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The Vindication of Ron Paul?

Professor Horwitz, I'm glad to see you post this. I've always thought that Ron Paul has possessed a very nuanced understanding of Austrian business cycle theory and monetary policy. I think it comes through in his writings much better than his speeches.

Ron Paul is arguably the only person in the Federal government espousing the Austrian view and standing up to the bailout mentality with no exceptions, no compromises. This is not surprising, after all, it's Dr. No we're talking about. However, I do find it a little surprising that the "Austrian" community and elements of the libertarian movement in general seem to be lukewarm or indifferent to Ron Paul's advocacy. Of course, there are some policy differences with certain libertarian factions (e.g. immigration, [incidentally the only issue on which I disagree with RP]) that help to explain the less-than-total enthusiasm toward the "r3volution."

I think the crux of the "Ron Paul" problem, however, runs deeper than mere policy disagreements. After all, here is a true voice in the wilderness speaking out for classical liberalism in a world gone mad.

Ron Paul is an amateur economist and an outsider to the establishment (whatever that means;-). He is not a great orator; although always a clear speaker, he's not a smooth talker, and he lacks the charisma of an Obama or a Clinton (Bill). Furthermore, Ron is humble almost to a fault. Whereas swifter orators would consistently answer the questions that come right over the plate with boldness and leadership, Ron usually comes across with an "aw-shucks" type response. For instance, although he did have some great moments in the debates (e.g. "I take my marching orders from the Constitution"), his TV comments on the current situation usually begin along the lines, "well, I don't think this is such a good idea..." Strangely, Ron's leadership style is almost to not lead; he's very concerned with not telling people what to do or how to live, that he might undercut his effectiveness in boldly telling the rest of government what not to do. Because people undergoing a crisis yearn for pro-active talk rather than re-active (or pro-scriptive), Ron's comments are already at a disadvantage. I wish he would get a little more bold and a little more proud, but then he wouldn't be Ron Paul.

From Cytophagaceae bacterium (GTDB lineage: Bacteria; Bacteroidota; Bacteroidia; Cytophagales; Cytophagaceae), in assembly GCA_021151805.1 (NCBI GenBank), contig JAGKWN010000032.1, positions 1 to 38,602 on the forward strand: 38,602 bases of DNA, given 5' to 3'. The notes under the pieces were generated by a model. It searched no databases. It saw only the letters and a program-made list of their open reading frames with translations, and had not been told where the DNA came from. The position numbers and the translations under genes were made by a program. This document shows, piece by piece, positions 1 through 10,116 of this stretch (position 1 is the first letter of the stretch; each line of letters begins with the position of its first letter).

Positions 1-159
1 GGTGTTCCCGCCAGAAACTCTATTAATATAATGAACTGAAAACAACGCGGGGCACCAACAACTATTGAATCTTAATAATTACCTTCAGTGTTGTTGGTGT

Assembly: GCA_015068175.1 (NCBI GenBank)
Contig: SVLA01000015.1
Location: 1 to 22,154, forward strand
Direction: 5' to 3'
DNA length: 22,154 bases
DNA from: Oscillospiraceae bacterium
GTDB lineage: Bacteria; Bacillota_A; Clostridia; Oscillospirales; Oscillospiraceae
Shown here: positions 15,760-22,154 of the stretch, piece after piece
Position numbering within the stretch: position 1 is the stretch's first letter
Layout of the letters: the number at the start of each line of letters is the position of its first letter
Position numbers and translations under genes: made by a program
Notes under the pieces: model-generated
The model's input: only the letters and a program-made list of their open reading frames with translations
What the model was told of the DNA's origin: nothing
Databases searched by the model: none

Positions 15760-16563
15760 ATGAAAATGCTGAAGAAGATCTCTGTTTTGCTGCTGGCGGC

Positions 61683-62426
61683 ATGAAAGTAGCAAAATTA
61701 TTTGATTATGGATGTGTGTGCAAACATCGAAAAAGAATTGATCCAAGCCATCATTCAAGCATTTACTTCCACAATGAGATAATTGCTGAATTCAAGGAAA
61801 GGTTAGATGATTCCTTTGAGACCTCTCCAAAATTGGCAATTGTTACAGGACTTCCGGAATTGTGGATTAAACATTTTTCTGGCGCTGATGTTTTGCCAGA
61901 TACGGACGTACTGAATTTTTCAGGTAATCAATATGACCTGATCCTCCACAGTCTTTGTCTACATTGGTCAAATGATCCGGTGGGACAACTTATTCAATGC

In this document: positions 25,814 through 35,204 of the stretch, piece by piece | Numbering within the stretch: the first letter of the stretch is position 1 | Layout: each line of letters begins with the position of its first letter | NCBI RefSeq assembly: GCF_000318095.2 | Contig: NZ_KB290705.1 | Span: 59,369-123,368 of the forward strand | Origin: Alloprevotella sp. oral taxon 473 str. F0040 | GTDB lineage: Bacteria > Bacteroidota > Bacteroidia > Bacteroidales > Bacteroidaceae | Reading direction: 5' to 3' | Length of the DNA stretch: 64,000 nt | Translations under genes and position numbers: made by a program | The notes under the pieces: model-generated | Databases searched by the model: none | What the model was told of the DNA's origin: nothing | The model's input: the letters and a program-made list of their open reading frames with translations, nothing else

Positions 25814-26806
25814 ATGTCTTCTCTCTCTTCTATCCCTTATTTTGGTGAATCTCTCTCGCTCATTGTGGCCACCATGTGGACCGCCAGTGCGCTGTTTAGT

I love Ron Paul for these reasons, however. He's the embodiment of Ludwig von Mises and our self-reliant, hard-working, red-blooded American grandfathers. He's embued with both common sense and folksy wisdom, with a smattering of sound, Austrian economics. I think he's the greatest political asset for liberals/pro-freedom forces, yet undervalued within his own camp.

I'm taking this opportunity to share my thoughts on the rhetorical effectiveness and socio-political impact of Ron Paul, especially upon the libertarian movement. I'd be interested to hear others' thoughts.

Tyler - rather than re-open my concerns here, I'll just point you to these posts from earlier this year:


and for a positive post on Paul:

I do not want this thread to turn into another shouting match about Ron Paul or "cosmos" and "paleos" etc., so I will delete comments that take it in that direction.

Prof. Horwitz,

Thanks for the links. I hope my post didn't come across in a confrontational manner- I'm truly interested in the sociology here (admittedly as a bona-fide Paulian).


After reading your HNN posts, it is evident that you have been fairly magnanimous towards Ron Paul; I salute you for posting the CNN piece.

More than the CNN piece. I found this speech Paul gave in 2003(http://blog.mises.org/archives/008572.asp), shockingly on target.

Would love to hear your thoughts on this.

Prof Horwitz, why hasn't there been any other deep analysis of the Austrian take on the issue, apart from Ron Paul?

Sorry the Link seems off : http://blog.mises.org/archives/008572.asp


Well, here´s Mark Thornton´s take:
"The Economics of Housing Bubbles",

It is - as of yet - the "deepest" analysis from an "Austrian" economist. Needless to say, it´s still not "deep enough" (i.e. there´s no discussion of excessive risk taking and perverse incentives of mortgage brokers etc. etc. etc.).

Yes, some elements are missing from Thornton'sanalysis, but his paper is excellent in showing that Austrians were understanding what was happening as early as 2004 and predicted the outcome !

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